Planning for Your AS/RS Inventory Replenishment
Information provided by Sapient Automation.
April 17, 2012—The benefits of automated storage and retrieval systems (AS/RS), horizontal and vertical carousels, and vertical lift modules (VLMs) are improved throughput, more accurate picking, less operator strain and fatigue. The result is significant improvement in order picking and fulfillment efficiency.
One aspect of automated storage and retrieval system operation that organizations often misunderstand, however, is the replenishment side of the picking and fulfillment operation. The misunderstanding is that automated storage and retrieval systems, such as horizontal and vertical carousels and VLMs, cannot be restocked as easily and efficiently as traditional rack and shelving systems.
Replenishment plays a critical role in fulfillment operations, reducing system throughput and overall picking efficiency. While this is true for all material handling systems, the impact of inefficient replenishment procedures can reduce the overall effectiveness of horizontal and vertical carousels and VLMs and negate some of the benefits associated with their use.
To realize the true value of these automated storage and retrieval systems to bottom-line improvement, it’s important to consider replenishment as well as retrieval. That is most easily done through a simple information collection and analysis process.
Generally, replenishment becomes an issue when an organization fails to understand the dynamics of the complete order fulfillment process. It’s vital to the success of an automated storage and retrieval system that management build a stock-keeping unit (SKU) profile that describes inventory, how and to whom it’s distributed, and in what quantity and time frame specific products in the inventory are distributed. This data-collection process should include a listing of part numbers and descriptions, part sizes and weights, stock quantity, reorder point and reorder quantity, the quantity of the individual product picked, a list of products that are used or picked together, which products move faster because of seasonal and other factors, and product/process throughput and flow.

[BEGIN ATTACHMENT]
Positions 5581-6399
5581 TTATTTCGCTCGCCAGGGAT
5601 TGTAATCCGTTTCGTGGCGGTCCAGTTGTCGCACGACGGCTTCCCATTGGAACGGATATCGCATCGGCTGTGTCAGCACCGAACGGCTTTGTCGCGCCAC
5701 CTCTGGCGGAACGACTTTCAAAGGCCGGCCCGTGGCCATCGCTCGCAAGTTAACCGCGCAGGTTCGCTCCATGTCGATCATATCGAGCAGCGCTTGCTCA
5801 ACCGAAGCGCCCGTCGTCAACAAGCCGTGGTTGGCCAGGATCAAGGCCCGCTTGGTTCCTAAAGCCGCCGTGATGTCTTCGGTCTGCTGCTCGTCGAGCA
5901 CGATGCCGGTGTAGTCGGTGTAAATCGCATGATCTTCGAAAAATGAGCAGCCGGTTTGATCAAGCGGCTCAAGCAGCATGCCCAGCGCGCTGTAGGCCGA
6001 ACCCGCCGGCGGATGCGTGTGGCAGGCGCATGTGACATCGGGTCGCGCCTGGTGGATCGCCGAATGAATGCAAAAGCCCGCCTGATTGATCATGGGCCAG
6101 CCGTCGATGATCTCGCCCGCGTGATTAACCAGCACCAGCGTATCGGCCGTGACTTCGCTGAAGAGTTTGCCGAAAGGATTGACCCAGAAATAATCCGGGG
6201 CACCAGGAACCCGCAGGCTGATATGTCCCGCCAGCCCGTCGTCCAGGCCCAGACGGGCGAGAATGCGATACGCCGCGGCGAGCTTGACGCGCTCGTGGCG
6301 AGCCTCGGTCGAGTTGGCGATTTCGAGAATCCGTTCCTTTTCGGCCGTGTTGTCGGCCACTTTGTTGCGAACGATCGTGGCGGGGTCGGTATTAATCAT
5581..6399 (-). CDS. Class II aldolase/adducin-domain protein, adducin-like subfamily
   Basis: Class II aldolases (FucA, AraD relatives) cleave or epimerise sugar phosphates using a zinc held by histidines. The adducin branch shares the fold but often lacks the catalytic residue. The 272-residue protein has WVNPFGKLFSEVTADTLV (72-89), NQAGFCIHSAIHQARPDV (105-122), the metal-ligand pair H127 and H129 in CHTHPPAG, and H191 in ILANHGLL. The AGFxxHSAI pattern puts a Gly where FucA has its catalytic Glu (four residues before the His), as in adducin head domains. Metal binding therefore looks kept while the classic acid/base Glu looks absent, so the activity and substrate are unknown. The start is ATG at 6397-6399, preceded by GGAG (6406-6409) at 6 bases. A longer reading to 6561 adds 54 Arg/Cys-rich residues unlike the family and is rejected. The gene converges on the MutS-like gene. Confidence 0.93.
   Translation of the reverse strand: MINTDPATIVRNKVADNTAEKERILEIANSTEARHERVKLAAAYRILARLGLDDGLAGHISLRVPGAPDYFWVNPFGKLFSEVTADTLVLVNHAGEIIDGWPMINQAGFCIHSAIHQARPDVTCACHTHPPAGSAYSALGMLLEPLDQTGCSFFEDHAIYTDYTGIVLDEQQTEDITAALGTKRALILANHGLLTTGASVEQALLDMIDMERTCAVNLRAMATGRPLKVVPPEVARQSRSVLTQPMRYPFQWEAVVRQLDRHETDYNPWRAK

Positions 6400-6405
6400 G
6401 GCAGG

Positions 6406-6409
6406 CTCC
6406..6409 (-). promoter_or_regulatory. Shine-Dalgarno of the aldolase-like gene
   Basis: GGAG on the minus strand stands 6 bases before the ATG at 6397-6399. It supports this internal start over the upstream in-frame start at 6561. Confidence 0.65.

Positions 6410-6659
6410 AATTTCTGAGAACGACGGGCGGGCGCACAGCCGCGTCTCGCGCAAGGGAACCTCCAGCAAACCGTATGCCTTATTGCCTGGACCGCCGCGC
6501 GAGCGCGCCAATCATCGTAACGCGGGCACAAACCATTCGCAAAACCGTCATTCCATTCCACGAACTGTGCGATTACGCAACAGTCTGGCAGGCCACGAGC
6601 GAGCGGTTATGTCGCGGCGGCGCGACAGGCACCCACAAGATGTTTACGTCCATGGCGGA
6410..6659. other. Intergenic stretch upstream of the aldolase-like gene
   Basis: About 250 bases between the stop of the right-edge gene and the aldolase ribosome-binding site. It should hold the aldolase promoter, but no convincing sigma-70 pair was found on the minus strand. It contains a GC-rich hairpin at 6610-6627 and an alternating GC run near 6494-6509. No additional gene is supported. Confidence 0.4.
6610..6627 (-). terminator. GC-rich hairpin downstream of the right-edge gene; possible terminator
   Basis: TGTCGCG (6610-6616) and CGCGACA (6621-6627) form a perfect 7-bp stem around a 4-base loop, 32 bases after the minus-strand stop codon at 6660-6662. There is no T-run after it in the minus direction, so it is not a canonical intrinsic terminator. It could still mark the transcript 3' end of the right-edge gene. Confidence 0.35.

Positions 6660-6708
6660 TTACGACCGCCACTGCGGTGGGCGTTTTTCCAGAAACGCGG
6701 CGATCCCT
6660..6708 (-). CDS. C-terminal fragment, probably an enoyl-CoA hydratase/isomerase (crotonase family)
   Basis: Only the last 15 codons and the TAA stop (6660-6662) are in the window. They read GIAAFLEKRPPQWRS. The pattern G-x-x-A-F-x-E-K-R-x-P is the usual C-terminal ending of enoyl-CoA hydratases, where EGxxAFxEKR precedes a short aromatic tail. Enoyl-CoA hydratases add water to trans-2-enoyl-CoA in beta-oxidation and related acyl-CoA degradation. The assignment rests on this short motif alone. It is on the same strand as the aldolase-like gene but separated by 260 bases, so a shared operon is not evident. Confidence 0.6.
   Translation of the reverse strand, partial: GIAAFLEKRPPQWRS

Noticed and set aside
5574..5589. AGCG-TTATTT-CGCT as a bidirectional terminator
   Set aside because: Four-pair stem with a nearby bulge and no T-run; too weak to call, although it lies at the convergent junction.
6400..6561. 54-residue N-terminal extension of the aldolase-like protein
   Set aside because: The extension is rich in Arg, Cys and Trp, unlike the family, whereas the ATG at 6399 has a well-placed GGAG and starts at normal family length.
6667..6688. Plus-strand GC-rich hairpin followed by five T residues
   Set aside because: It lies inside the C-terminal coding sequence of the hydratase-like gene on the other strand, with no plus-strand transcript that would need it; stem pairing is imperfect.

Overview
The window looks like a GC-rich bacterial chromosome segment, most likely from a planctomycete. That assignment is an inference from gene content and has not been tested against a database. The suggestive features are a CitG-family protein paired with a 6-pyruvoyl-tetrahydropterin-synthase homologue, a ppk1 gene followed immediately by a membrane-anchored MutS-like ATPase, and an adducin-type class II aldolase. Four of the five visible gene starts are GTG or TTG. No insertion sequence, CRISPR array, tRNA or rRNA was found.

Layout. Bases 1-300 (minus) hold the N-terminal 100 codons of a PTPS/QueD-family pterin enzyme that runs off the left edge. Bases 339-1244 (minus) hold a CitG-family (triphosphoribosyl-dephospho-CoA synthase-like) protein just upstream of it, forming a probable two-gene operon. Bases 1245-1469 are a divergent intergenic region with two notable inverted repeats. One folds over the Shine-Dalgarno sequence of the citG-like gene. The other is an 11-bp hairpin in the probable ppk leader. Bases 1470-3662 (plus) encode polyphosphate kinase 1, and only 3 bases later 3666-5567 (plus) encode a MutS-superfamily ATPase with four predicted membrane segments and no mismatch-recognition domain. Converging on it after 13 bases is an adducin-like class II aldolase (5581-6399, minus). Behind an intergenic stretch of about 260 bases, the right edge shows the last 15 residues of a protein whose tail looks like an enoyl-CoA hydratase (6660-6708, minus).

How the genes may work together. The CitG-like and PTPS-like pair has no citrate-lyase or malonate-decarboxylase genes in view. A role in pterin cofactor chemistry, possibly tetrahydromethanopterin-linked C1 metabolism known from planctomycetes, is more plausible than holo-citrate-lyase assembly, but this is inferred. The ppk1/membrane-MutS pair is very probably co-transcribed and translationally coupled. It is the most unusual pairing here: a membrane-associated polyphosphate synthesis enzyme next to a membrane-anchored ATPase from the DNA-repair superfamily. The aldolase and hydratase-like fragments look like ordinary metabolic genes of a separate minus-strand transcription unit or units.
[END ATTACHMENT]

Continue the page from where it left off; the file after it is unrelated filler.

Use this information to categorize the inventory. Assign products into categories of velocity, for example, fast, medium and slow movement. Categorize them by their physical characteristics such as small, medium and large sizes, light or heavy, conveyable or not conveyable, and by the manner in which they are packaged.
By taking the time to categorize parts and group them by families or common usage, the time saved in retrieval, and, consequently, replenishment will be significant and productivity will improve.
With this information in hand, it’s relatively easy to match each SKU’s velocity (speed of demand) plus the physical size of the SKU for order picking efficiency by selecting the right equipment for the items to be stocked and for the type of picking operation required. Once the proper system is selected, it’s a matter of initially stocking the system for the most efficient operation by the assignment of items to a particular location in a storage and retrieval system to maximize system capacity and improve the efficiency of the operation. Storing parts in their appropriate distribution quantities significantly reduces part handling time and, consequently, the costs associated with unnecessary handling, whether that be in picking or restocking.